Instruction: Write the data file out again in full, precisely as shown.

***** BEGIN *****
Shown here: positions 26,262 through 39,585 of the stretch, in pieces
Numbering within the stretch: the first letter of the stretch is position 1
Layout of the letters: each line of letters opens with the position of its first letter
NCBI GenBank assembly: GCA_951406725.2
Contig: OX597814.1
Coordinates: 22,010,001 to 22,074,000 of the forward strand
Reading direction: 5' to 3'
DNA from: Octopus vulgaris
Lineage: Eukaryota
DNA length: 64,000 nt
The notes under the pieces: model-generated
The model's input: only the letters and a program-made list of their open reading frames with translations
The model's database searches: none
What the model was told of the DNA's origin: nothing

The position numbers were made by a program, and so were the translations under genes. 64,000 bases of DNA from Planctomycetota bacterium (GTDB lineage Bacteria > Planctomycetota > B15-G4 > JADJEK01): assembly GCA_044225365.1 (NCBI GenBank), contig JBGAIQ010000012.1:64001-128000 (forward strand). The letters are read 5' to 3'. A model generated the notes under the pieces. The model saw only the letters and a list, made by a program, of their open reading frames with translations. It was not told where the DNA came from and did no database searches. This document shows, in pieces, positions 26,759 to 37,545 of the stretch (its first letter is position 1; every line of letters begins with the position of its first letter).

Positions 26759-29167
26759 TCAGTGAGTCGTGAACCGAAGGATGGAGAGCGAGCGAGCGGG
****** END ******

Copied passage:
Shown here: positions 26,262 through 39,585 of the stretch, in pieces
Numbering within the stretch: the first letter of the stretch is position 1
Layout of the letters: each line of letters opens with the position of its first letter
NCBI GenBank assembly: GCA_951406725.2
Contig: OX597814.1
Coordinates: 22,010,001 to 22,074,000 of the forward strand
Reading direction: 5' to 3'
DNA from: Octopus vulgaris
Lineage: Eukaryota
DNA length: 64,000 nt
The notes under the pieces: model-generated
The model's input: only the letters and a program-made list of their open reading frames with translations
The model's database searches: none
What the model was told of the DNA's origin: nothing

The position numbers were made by a program, and so were the translations under genes. 64,000 bases of DNA from Planctomycetota bacterium (GTDB lineage Bacteria > Planctomycetota > B15-G4 > JADJEK01): assembly GCA_044225365.1 (NCBI GenBank), contig JBGAIQ010000012.1:64001-128000 (forward strand). The letters are read 5' to 3'. A model generated the notes under the pieces. The model saw only the letters and a list, made by a program, of their open reading frames with translations. It was not told where the DNA came from and did no database searches. This document shows, in pieces, positions 26,759 to 37,545 of the stretch (its first letter is position 1; every line of letters begins with the position of its first letter).

Positions 26759-29167
26759 TCAGTGAGTCGTGAACCGAAGGATGGAGAGCGAGCGAGCGGG